Did Jesus like to eat?

Absolutely, without a doubt, Jesus ate.  Importantly, he ate in festive occasions at the homes of non-observing Jews and gentiles, in occasions where there was lots of wine and food.  In Matthew 11:19 there’s an amazing quote — Jesus’ association with the less refined members of society caused him to be accused of being both a drunkard and a glutton.  Both an alcoholic and a frequent eater of mass quantities.

You’ll see here, if you think about it, that sin is never a separately created act, but a perversion of something that’s good.  Gluttony is not a creation in itself, but is a continued long-term state of perverting the extreme pleasure of eating by massively, sickeningly excessive behavior.

Not that Jesus was either of these; after all, he was without sin — not because he could not have sinned, but because he needed to be sinless.  He could not have died for our sin if he were not without sin himself.

So here we are, then.  Jesus apparently enjoyed both food and drink, in very pleasant festive occasions.  Did he like to eat?  We’d say yes to that.  Of all the things God knows all about, the taste of great food was a pleasant experience even for the Creator and Redeemer himself. Not to go way out on a limb with over-extension from what’s written, but it’s safe to say that the enjoyment of great food is something he engaged in.  Making the enjoyment of food a good, desirable, positive thing.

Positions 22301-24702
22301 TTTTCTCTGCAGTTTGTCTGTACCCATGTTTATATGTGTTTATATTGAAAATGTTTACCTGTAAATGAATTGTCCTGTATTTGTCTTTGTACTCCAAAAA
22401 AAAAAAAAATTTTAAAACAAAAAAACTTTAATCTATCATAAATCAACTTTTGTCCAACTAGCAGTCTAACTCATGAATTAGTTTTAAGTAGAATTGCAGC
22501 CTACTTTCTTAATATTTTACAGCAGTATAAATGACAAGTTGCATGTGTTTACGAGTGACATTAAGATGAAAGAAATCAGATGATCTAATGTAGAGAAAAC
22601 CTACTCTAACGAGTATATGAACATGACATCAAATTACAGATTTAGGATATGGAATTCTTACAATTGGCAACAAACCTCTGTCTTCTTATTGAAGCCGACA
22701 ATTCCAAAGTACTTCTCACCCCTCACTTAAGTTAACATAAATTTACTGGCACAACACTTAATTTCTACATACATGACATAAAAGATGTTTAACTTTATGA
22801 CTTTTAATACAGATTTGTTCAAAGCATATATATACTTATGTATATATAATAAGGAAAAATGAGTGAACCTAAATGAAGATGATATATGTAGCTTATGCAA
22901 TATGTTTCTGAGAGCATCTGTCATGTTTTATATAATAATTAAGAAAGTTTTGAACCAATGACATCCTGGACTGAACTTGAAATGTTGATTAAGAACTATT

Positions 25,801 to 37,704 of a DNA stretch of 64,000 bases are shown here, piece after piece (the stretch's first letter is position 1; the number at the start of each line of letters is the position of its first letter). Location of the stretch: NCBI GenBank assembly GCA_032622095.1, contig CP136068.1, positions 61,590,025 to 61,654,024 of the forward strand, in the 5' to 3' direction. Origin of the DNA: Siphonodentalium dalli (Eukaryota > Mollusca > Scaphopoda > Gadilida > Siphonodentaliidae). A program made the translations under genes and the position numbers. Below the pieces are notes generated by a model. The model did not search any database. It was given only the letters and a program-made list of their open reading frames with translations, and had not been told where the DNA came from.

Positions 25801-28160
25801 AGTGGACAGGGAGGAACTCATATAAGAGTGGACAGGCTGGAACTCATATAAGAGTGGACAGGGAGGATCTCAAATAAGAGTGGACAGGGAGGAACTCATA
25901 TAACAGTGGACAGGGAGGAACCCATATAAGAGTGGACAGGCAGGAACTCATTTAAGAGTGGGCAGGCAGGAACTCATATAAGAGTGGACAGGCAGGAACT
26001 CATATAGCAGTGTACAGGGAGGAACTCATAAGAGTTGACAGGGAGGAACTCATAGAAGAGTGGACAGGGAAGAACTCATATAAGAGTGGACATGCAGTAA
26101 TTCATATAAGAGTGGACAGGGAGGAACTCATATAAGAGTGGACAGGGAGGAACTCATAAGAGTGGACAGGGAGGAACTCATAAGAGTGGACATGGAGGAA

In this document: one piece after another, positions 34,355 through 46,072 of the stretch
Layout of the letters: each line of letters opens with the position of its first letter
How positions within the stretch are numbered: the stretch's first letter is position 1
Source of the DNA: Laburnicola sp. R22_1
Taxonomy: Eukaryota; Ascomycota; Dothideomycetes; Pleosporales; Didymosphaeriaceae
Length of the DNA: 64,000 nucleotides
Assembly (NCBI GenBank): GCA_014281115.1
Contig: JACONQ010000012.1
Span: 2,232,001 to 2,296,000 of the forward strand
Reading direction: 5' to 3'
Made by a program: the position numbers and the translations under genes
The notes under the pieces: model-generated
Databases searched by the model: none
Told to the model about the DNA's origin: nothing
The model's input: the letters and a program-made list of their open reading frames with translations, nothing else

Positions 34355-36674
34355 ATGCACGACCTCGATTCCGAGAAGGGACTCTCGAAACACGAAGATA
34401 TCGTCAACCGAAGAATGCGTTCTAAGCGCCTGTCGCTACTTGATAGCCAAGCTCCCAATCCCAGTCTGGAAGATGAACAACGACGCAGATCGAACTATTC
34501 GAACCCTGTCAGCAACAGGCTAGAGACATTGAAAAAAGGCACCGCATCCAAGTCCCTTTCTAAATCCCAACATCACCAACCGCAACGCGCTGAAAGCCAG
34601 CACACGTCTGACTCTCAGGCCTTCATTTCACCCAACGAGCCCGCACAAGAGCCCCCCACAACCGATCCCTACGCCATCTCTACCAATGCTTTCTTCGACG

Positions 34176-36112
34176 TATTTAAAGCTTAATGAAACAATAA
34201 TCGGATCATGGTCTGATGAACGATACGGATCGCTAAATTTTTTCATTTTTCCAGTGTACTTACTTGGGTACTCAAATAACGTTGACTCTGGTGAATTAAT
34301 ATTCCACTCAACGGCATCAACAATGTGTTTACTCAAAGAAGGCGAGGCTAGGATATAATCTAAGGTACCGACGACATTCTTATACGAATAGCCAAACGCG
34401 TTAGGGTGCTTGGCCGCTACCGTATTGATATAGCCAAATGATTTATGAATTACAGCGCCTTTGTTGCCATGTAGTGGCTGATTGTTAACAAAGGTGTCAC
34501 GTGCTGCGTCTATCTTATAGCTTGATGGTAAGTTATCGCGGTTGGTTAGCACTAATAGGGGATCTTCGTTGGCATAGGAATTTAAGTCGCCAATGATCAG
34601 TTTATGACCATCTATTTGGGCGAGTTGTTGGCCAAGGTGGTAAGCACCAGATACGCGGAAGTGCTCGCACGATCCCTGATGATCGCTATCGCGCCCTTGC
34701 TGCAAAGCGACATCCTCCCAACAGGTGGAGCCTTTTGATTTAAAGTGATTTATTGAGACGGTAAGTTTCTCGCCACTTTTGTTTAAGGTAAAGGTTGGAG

The charge was that he became ruled by the food, brought up by his persistent detractors, just another attempt to frame some admirable quality as a bad thing.

The food Jesus ate, of course, was not only very close its original form and of course mostly locally acquired, but it was also served up in startlingly smaller portions than we’re used to now, generally speaking.  The all you can eat buffet of sloppily prepared ultra cheap food is foreign to that culture.    There’s a really interesting book called What Would Jesus Eat?  One of the strengths of the author’s writing therin is to show over and over that food was good, tasty, relatively unprocessed, and available in limited quantities which required quite a bit of work to produce.  All the opposite of what we find today if we go with the flow of our culture.

But we digress.  YES, Jesus ate, to the point where his detractors tried to pervert his enjoyment of pleasant experiences with the people he came to save.

Stained glass at St John the Baptist's Anglica...

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